Swallow the extended-release capsule whole; do not split, chew, or crush it, or place it in water. If you cannot swallow the extended-release capsule, you may carefully open the capsule and sprinkle the entire contents on a spoonful of applesauce. Swallow (without chewing) this mixture immediately after preparation and then drink a glass of water to make sure that you have swallowed all of the medication.
Your doctor will probably start you on a low dose of venlafaxine and gradually increase your dose, not more often than once every 4 to 7 days. Tell your doctor how you are feeling during your treatment so that your doctor can adjust your dose properly.
Venlafaxine controls depression but does not cure it. It may take 6 to 8 weeks or longer for you to feel the full benefit of this medication. Continue to take venlafaxine even if you feel well. Do not stop taking venlafaxine without talking to your doctor. Your doctor will probably decrease your dose gradually. If you suddenly stop taking venlafaxine, you may experience withdrawal symptoms such as agitation; anxiety; confusion; sad mood; irritability; frenzied or abnormal excitement; lack of coordination; trouble falling asleep or staying asleep; nightmares; nausea; vomiting; loss of appetite; diarrhea; dry mouth; sweating; ringing in the ears; seizures; or burning, tingling, numbness, or electric shock-like feelings in any part of the body. Tell your doctor if you experience any of these symptoms while you are decreasing your dose of venlafaxine or soon after you stop taking venlafaxine.

Side Effects:
Venlafaxine may cause side effects. Call your doctor if any of the following symptoms are severe or do not go away:
  • drowsiness
  • weakness or tiredness
  • dizziness
  • headache
  • nightmares
  • nausea
  • vomiting
  • stomach pain
  • constipation
  • diarrhea
  • gas
  • heartburn
  • burping
  • dry mouth
  • change in ability to taste food
  • loss of appetite
  • weight loss
  • uncontrollable shaking of a part of the body
  • pain, burning, numbness, or tingling in part of the body
  • muscle tightness
  • twitching
  • yawning
  • sweating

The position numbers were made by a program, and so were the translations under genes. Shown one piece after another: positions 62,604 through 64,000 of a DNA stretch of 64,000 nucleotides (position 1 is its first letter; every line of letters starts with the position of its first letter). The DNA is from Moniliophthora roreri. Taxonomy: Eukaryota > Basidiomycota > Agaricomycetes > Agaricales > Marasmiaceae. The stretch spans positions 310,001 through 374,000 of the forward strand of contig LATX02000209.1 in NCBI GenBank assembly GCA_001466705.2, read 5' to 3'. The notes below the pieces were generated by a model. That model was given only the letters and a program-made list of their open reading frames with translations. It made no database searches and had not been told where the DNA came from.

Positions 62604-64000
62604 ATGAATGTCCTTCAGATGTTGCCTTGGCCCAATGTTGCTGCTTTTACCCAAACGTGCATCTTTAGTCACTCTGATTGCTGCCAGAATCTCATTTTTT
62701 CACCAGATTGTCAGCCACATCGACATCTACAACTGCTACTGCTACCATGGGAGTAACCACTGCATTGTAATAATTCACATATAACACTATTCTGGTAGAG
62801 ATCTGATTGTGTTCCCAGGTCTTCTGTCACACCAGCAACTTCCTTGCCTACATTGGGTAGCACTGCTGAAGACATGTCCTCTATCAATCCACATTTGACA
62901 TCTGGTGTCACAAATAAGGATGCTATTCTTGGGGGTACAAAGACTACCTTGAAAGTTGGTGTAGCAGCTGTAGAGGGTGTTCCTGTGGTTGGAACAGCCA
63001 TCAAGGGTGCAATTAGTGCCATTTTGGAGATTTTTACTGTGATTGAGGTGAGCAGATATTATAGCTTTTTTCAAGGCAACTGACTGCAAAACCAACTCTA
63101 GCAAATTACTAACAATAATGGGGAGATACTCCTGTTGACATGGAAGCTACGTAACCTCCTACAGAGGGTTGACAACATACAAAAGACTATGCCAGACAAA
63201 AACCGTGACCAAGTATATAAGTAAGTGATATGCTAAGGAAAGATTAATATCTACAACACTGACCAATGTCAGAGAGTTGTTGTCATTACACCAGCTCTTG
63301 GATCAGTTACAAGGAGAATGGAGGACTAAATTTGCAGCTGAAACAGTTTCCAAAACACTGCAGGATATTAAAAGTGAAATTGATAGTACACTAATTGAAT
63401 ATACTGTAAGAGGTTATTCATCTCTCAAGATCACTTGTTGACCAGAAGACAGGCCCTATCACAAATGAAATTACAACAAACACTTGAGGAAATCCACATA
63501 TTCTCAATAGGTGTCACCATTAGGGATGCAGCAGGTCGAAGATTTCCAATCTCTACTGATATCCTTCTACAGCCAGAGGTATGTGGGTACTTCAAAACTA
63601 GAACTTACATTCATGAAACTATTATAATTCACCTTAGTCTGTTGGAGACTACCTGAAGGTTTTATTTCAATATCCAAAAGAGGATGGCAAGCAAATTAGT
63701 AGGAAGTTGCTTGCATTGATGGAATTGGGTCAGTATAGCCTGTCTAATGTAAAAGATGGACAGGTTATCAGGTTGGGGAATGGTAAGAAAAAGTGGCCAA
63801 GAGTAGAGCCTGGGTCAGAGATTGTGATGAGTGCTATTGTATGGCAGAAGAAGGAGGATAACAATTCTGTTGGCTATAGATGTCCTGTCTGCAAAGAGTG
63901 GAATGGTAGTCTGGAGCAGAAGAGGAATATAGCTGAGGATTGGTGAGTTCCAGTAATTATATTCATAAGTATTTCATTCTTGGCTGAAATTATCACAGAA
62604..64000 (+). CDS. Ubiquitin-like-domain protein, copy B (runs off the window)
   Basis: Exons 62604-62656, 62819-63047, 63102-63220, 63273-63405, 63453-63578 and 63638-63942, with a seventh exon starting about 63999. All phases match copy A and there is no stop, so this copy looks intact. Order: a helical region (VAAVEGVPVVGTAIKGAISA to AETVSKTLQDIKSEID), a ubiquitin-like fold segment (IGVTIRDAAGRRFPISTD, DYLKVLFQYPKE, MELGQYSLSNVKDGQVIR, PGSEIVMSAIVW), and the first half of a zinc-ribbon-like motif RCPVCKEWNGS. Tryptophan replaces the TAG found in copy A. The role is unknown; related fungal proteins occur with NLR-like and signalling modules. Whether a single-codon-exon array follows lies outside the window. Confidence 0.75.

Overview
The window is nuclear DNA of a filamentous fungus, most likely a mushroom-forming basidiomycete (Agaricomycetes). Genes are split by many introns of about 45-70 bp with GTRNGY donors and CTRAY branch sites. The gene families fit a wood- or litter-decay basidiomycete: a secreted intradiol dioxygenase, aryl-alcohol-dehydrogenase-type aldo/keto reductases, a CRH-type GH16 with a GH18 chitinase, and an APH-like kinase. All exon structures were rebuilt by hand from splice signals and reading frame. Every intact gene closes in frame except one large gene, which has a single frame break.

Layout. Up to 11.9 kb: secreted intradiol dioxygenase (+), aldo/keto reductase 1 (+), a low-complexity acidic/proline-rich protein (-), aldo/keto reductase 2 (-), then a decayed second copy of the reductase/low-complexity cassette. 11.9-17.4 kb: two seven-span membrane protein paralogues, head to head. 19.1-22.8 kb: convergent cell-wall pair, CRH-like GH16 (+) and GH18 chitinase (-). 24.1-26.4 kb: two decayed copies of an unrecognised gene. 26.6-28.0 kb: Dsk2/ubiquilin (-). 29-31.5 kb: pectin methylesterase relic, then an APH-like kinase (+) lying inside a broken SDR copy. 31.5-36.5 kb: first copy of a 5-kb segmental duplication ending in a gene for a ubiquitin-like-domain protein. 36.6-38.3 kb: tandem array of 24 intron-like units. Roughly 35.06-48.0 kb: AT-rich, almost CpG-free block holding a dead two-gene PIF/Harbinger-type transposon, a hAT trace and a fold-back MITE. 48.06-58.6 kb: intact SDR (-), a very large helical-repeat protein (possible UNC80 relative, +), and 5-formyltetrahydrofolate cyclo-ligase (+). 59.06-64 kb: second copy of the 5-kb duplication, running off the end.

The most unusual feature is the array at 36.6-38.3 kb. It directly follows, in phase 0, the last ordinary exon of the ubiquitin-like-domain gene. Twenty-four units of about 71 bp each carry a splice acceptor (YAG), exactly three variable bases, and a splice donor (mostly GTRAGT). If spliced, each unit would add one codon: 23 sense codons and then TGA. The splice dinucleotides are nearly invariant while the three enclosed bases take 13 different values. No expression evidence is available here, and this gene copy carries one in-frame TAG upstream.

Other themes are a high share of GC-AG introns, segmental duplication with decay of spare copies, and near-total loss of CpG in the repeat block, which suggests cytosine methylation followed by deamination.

• hot flashes or flushing
  • frequent urination
  • difficulty urinating
  • sore throat, chills, or other signs of infection
  • ringing in the ears
  • changes in sexual desire or ability
  • enlarged pupils (black circles in the middle of the eyes)
Some side effects can be serious. If you experience any of the following symptoms or those listed in the IMPORTANT WARNING section, call your doctor immediately:
  • rash
  • hives
  • itching
  • difficulty breathing or swallowing
  • chest pain
  • fast, pounding, or irregular heartbeat
  • seizures
  • unusual bruising or bleeding
  • small purple spots on the skin
  • eye pain or redness
  • changes in vision
  • fever, sweating, confusion, fast or irregular heartbeat, and severe muscle stiffness
  • fever
  • problems with coordination
  • hallucinations (seeing things or hearing voices that do not exist)
  • coma (loss of consciousness for a period of time)
Venlafaxine may slow growth and weight gain in children. If your child is taking venlafaxine, your child's doctor will watch your child's growth carefully. Talk to your child's doctor about the risks of giving venlafaxine to your child.

Venlafaxine may cause other side effects. Call your doctor if you have any unusual problems while you are taking this medication.

Precautions:
Tell your health care provider if you are taking a monoamine oxidase (MAO) inhibitor, such as:
  • isocarboxazid (Marplan)
  • phenelzine (Nardil)
  • selegiline (Eldepryl, Emsam, Zelapar)
  • tranylcypromine (Parnate)